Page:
This classically trained Irish singer and actress was a runner-up on a BBC singing competition and won roles in film (Beast) and TV (War and Peace, HBO’s Chernobyl). She’s a skyrocketing talent — and the full range of her gifts are on display here.
By the end, when the three Shafts hit the streets in identical long coats like something out of The Matrix, the message is clear. Rough justice is back to stay. Women are out of the picture, except for sex. Dinosaurs again walk the earth with misogynistic and homophobic impunity. These are the laughs, folks. Don’t be surprised if they stick in your throat.
The chance to see giant monsters go apeshit — a few more are added near the end — is almost worth the price of admission. Seeing, however, is part of the problem. Godzilla: King of the Monsters is often so lost in the shadows of digital muck that it makes the squinting chaos of the Battle of Winterfell in "Game of Thrones" look like a lightshow.
It’s “The Bad Seed meets The Omen,” and it’s predictable, plodding and dim-witted every step of the way. To be fair, if you like watching someone pull a shard of glass out of her eyeball, you won’t be disappointed. But there’s a difference between gory and scary that this movie doesn’t seem to grasp.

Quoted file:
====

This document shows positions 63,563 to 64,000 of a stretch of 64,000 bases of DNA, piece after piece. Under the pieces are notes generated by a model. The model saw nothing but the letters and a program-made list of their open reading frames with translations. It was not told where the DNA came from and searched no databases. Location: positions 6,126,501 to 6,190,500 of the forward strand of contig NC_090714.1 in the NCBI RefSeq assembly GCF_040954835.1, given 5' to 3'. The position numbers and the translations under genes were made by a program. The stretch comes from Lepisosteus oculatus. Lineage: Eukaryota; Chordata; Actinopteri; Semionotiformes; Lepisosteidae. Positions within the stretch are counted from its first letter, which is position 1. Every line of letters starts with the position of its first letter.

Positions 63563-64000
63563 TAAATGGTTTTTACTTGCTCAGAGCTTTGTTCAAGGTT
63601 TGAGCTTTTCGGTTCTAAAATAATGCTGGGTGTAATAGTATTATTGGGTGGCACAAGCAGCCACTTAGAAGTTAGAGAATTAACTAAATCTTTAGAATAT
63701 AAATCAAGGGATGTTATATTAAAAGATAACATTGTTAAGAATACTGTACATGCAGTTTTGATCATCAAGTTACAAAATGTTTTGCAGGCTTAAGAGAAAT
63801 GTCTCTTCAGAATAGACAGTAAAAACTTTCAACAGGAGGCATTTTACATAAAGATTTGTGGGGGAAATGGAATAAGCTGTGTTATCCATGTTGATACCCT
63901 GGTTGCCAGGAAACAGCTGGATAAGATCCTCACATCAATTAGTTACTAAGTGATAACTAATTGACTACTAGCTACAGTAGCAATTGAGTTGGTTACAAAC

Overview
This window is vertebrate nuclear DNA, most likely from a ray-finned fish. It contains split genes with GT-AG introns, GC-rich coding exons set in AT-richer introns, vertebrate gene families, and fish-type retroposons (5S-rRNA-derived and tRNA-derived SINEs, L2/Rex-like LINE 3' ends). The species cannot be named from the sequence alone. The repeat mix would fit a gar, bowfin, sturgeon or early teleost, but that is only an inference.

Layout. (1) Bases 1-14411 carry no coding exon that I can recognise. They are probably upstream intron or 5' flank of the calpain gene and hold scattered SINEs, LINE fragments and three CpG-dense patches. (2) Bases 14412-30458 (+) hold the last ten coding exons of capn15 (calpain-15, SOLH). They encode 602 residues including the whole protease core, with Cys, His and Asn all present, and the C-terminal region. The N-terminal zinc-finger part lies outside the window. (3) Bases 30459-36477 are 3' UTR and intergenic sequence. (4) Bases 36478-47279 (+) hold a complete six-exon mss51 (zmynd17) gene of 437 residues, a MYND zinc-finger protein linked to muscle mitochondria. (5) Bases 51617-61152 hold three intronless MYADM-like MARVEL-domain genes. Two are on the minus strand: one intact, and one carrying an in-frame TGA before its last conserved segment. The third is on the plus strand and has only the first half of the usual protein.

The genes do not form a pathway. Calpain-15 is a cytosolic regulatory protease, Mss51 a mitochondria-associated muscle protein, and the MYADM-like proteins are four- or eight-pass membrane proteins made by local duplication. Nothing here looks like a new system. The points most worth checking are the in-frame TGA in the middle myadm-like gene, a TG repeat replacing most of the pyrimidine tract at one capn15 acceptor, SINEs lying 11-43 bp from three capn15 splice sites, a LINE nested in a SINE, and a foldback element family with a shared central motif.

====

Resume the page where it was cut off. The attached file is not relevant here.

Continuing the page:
Booksmart changes the game and opens the genre up to greater possibilities. Directed by the actor Olivia Wilde in a smashing feature debut, this femcentric spin on Freaks and Geeks is high on girl power.
Written and directed by the bracingly brilliant Joanna Hogg, this delicate, dazzling memoir traces her own origin story, and there is something superheroic about her struggle to look back without hitting the brick wall of formula and weepy nostalgia.
They say it’s all in the timing, especially when it comes to funny business. But in The Hustle everyone’s inner comedic clock is calamitously off. The setups are flat, the jokes don’t land and the actors don’t — or won’t — connect.